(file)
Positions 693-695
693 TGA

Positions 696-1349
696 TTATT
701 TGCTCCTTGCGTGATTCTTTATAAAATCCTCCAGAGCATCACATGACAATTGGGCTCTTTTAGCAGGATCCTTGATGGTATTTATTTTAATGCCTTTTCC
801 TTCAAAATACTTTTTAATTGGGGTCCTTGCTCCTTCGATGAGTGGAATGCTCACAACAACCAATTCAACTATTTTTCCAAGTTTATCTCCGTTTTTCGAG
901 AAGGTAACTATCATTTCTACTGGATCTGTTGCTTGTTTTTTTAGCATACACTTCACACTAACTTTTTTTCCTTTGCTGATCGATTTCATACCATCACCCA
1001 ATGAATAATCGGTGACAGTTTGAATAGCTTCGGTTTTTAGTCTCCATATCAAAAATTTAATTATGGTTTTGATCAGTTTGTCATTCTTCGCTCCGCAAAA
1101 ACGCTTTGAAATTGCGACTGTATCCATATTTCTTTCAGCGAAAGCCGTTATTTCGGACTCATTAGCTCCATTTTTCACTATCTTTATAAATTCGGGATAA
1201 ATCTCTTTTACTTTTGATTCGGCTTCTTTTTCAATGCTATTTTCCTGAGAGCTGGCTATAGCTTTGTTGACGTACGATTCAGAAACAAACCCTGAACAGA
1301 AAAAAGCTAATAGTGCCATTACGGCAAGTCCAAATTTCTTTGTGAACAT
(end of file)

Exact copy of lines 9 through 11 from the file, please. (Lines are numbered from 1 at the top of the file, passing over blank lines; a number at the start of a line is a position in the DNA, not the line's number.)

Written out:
1101 ACGCTTTGAAATTGCGACTGTATCCATATTTCTTTCAGCGAAAGCCGTTATTTCGGACTCATTAGCTCCATTTTTCACTATCTTTATAAATTCGGGATAA
1201 ATCTCTTTTACTTTTGATTCGGCTTCTTTTTCAATGCTATTTTCCTGAGAGCTGGCTATAGCTTTGTTGACGTACGATTCAGAAACAAACCCTGAACAGA
1301 AAAAAGCTAATAGTGCCATTACGGCAAGTCCAAATTTCTTTGTGAACAT